Big problem. This movie is presented as the hilarious goings-on of identical twin sisters. The publicity features both twins (played by the very talented Alice Foulcher):

That's Not Me Poster

All the promos say: ‘Aspiring actress Polly is mistaken for her celebrity twin sister at every turn, and decides to use it to her own advantage.…’

Fabulous! Crazy co-incidences! Wacky scenes where one twin arrives as the other leaves! Twins swapping clothes! Twins playing practical jokes! It was nothing like that. It was the character study of A TWIN. Note: 1 (one) twin. And she turns out to be a loser. Or does she? I’m not sure. The weird thing is that the second twin doesn’t appear until the end of the movie.

I don’t know why the script editor (not blaming you, script editor) or a kindly friend or gaffer or granny or SOMEONE didn’t say:  Hey, this is a movie about twins, so shouldn’t there be twins be in it? Why is it that one of the twins doesn’t actually appear onscreen until 85 mins in? Didn’t anyone notice???

A nice character study of a confused late-twenties female but that’s not really what was promised. Such a missed opportunity.

Micro Theatre Newcastle

microtheatreIt’s on now!

From Tuesday August 22 to Saturday August 26, 16 short plays will be performed in coffee shops and an art gallery dotted around Newcastle. Intimate venues, chilly winter nights, wine and cakes and entertainment…what a great concept!

My play Do Not Touch is on at Curve Gallery, performed by Lissy Shand and directed by Pearl Nunn.

Rams

Rams
written and directed by Grímur Hákonarson

I was expecting a comedy. Clearly I misread the publicity. I was so excited to see a film set in Iceland and support the Icelandic film industry – which seems to be the entire population of Iceland based on the final credits – that I assumed it would be a dark comedy because, well, aren’t all vaguely Nordic films zany and out-of-left-field and quirky, etc, etc, etc? ramsWell, there are a couple of comic moments – one involving a bulldozer – but Rams certainly won’t send you out of the cinema chortling with merriment. It will leave you feeling: Oh. Or perhaps: Oh? It’s bleak. Intense. Sad. Poignant. And structurally very clever: the gradual disentanglement, the mirrored actions, the rescues, the journey, the salvation.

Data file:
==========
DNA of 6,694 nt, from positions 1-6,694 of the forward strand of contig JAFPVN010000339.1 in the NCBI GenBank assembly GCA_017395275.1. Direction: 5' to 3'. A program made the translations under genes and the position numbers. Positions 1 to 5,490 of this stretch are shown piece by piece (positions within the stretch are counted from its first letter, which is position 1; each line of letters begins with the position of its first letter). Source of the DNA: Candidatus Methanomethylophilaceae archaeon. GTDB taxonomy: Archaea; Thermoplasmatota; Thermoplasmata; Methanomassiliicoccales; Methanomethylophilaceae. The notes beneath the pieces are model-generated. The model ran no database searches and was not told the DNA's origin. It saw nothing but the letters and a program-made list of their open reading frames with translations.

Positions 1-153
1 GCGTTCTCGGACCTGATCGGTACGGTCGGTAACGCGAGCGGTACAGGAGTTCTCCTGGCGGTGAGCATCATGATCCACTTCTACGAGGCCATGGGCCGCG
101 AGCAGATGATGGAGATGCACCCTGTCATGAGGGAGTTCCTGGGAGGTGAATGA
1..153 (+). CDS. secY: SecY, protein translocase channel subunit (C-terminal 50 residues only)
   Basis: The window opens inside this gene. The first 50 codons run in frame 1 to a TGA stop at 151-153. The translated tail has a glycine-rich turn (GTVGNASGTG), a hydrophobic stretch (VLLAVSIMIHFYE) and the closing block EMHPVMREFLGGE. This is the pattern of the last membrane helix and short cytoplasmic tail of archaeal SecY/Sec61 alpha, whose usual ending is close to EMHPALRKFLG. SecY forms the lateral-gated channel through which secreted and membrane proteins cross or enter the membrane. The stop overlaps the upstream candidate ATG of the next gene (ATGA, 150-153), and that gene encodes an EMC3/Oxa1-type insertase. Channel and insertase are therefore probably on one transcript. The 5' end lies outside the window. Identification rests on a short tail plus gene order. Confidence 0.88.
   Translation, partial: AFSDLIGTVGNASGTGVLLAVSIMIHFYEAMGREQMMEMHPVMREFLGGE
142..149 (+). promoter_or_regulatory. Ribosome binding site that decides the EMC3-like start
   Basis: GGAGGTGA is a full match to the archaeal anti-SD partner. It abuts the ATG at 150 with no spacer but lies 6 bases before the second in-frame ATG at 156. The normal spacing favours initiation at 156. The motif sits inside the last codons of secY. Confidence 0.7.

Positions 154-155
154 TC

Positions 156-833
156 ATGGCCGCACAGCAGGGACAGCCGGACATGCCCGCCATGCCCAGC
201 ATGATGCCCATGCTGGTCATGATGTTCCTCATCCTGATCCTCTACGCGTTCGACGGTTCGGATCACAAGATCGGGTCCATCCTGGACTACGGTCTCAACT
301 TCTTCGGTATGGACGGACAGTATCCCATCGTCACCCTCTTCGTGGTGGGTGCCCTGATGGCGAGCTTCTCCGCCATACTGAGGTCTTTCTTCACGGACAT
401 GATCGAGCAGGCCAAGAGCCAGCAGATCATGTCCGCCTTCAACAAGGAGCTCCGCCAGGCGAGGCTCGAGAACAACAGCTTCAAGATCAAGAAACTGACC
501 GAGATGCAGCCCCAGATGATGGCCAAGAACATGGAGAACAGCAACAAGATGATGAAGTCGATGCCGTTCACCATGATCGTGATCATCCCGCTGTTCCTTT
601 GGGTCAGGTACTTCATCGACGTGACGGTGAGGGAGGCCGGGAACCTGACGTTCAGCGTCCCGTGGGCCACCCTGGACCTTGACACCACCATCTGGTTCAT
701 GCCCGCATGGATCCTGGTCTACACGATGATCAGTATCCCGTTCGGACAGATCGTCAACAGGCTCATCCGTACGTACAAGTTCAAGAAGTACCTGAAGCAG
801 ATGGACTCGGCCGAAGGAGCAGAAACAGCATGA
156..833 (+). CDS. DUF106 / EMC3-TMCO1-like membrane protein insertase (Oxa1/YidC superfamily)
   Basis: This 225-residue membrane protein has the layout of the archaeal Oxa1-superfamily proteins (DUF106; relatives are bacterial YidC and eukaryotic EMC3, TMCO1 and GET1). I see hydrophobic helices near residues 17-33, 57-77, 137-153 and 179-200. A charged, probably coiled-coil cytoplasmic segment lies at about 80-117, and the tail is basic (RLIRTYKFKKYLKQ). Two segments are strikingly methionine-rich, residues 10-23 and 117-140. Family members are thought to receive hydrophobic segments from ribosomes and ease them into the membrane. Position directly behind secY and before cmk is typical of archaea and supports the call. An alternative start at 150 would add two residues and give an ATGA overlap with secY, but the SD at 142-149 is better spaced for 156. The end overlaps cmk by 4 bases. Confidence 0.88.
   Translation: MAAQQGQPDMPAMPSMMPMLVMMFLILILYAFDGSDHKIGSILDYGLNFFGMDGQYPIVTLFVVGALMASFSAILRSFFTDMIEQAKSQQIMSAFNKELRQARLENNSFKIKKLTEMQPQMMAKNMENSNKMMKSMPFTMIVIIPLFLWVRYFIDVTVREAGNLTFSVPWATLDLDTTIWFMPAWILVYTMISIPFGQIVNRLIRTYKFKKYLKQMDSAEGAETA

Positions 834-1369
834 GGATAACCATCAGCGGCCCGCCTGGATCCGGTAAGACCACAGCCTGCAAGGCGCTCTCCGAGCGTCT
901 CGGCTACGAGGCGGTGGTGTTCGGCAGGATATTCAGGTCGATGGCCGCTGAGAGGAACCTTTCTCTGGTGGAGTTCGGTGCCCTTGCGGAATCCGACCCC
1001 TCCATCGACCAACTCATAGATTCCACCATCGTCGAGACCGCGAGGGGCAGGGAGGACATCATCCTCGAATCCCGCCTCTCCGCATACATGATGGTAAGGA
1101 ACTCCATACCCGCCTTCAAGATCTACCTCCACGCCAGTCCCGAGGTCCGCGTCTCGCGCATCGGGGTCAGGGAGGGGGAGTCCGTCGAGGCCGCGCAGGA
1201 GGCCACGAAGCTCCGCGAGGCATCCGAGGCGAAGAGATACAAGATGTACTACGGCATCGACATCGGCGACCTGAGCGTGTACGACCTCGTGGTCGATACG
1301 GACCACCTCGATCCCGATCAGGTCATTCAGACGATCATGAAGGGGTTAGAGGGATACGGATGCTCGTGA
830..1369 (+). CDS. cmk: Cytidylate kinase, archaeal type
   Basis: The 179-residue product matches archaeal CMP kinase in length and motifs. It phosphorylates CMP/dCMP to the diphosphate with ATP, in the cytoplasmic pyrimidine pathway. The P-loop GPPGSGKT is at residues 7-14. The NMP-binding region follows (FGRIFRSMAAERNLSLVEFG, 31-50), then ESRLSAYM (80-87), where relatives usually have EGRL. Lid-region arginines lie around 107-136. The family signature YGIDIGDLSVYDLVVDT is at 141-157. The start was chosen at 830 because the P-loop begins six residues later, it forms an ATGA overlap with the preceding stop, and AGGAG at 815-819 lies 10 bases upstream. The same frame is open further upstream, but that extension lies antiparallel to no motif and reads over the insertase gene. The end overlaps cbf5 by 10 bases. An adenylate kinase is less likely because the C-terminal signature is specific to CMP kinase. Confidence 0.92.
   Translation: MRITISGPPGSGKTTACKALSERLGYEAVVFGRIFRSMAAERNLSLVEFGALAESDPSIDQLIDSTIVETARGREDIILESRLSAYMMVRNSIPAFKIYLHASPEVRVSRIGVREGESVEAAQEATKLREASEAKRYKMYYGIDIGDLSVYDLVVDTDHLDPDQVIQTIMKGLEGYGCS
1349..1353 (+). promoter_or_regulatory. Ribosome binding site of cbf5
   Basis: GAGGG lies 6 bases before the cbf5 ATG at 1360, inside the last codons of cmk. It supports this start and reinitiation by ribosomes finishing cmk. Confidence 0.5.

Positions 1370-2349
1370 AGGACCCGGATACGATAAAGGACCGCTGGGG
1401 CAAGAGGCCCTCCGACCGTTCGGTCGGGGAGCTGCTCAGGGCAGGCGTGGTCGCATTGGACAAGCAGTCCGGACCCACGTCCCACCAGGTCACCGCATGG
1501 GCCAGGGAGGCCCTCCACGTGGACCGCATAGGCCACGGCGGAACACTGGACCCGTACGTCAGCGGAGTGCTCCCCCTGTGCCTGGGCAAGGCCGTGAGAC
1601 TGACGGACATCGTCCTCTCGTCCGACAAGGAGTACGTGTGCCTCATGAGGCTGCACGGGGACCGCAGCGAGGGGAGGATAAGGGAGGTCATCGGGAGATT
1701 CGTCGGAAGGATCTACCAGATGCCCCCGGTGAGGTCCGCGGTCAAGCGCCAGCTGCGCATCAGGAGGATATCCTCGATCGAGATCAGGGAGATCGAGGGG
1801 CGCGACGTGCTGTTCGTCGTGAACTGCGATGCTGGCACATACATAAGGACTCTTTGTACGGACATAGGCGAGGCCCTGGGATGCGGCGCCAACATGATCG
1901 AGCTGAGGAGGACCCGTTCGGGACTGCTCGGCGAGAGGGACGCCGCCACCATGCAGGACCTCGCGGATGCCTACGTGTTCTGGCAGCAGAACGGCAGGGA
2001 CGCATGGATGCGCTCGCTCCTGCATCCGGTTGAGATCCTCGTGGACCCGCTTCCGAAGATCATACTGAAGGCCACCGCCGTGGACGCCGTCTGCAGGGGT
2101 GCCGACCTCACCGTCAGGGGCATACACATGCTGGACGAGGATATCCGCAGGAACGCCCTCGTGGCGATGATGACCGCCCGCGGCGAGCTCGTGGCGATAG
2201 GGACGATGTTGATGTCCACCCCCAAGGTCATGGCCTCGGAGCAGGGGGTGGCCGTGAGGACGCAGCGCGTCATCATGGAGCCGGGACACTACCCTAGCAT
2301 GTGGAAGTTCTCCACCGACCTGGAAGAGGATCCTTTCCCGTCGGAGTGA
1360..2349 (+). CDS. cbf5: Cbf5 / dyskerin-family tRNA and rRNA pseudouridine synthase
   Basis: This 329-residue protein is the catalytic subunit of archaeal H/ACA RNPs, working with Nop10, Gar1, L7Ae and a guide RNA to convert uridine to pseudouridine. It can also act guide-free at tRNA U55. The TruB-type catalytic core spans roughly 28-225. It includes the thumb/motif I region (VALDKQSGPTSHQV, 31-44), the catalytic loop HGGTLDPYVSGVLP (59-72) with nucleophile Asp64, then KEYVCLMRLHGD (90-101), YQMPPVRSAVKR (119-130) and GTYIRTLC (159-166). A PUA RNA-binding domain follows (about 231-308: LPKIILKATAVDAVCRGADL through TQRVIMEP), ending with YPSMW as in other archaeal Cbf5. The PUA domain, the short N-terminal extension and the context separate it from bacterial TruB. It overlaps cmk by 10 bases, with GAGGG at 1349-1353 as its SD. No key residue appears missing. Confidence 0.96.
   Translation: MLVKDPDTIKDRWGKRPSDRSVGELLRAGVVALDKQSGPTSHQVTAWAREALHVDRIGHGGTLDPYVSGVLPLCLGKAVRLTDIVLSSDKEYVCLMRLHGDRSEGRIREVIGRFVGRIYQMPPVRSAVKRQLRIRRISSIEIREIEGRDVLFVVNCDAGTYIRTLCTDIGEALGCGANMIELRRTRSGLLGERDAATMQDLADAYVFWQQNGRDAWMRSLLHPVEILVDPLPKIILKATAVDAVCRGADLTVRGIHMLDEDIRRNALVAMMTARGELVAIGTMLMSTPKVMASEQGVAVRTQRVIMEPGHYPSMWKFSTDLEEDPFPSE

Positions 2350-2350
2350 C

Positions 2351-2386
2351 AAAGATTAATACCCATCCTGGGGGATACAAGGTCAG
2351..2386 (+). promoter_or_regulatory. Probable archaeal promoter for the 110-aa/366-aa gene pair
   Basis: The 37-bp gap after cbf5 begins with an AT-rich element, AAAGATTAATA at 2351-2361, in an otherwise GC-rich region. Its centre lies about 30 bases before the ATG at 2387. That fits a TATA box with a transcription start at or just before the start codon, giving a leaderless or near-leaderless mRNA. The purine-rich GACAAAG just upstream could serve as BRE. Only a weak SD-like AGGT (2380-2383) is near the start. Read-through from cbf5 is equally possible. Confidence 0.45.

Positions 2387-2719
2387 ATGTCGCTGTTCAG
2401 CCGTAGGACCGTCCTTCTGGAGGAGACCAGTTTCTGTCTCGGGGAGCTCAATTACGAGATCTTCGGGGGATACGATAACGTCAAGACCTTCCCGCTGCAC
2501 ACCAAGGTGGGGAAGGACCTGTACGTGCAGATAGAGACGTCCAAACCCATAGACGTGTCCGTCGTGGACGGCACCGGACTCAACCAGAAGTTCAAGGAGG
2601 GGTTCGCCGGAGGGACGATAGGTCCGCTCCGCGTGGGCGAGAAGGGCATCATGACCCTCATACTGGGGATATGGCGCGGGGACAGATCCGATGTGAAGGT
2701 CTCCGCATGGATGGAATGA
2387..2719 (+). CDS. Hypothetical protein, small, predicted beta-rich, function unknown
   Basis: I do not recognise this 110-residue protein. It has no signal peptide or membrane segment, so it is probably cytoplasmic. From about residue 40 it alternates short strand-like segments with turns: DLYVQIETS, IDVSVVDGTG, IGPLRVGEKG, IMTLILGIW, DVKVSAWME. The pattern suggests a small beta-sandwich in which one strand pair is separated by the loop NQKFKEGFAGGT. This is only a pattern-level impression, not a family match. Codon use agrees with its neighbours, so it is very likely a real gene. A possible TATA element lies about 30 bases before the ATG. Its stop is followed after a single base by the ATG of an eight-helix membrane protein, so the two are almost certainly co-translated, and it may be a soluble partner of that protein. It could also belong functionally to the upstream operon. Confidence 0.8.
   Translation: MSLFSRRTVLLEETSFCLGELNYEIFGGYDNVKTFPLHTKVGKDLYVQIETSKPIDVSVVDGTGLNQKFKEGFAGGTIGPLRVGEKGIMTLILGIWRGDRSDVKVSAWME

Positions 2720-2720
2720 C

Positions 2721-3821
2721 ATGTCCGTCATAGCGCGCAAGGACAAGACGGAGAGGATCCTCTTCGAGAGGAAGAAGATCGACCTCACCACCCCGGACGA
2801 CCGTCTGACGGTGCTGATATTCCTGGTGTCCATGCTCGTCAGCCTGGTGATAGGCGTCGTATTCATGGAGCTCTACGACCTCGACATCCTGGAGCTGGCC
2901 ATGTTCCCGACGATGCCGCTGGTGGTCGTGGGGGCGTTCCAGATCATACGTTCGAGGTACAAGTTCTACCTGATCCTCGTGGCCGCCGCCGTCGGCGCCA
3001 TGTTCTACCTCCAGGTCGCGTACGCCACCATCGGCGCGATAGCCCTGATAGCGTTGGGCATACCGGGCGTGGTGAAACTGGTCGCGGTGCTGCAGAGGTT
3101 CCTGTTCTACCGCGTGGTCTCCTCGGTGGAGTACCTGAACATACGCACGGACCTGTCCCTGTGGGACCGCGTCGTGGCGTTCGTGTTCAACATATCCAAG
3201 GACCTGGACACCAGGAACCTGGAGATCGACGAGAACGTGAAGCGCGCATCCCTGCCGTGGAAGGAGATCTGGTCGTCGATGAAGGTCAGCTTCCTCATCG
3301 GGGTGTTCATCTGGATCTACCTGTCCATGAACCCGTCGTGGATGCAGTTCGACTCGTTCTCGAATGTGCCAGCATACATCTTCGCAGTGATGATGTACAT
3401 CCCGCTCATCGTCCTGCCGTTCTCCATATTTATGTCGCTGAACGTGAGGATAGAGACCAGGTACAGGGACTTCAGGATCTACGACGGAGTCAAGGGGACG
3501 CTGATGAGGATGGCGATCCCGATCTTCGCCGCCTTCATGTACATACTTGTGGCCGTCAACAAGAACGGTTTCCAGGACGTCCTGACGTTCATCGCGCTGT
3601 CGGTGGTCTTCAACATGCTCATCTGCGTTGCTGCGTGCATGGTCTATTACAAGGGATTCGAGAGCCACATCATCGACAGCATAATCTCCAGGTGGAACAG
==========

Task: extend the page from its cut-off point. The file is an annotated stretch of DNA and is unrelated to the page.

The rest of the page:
Lots of close-ups of the craggy Gummi, (Sigurður Sigurjónsson), one of two bearded Icelandic-jumper-wearing brothers, who lives in an isolated valley in the north of the country and whose whole life is wrapped up in his sheep. Crisis arrives when it’s found that one of the prize rams has a deadly and contagious disease and drastic action must be taken…

On the way to Hotel Sel for hot chocolate

Not a still from the movie. Not northern Iceland. Not a valley. And no sheep. But still, it’s Iceland so it’s vaguely relevant (c) WJL 2013

Lots to love. The simple cream-coloured buildings. The tough, all-encompassing rural life. The grumpy brother next door, Kiddi (Theodór Júlíusson), who’s a bit of a bother. Sheep running upstairs. Sheep running up hills. Love those sheep. Like curly rectangles on sticks. Dramatic sweeping shots of the farms, the roads, snowscapes, yes, but snow is not the focus until those sheep take off pursued by the two brothers and a dog into the white… The changing seasons. The Christmas candles. The bath tubs. The beautiful restrained acting to capture the bond between Gummi and his beloved sheep. And an ending that must be said is a tad ABRUPT.

A tender film.

THE END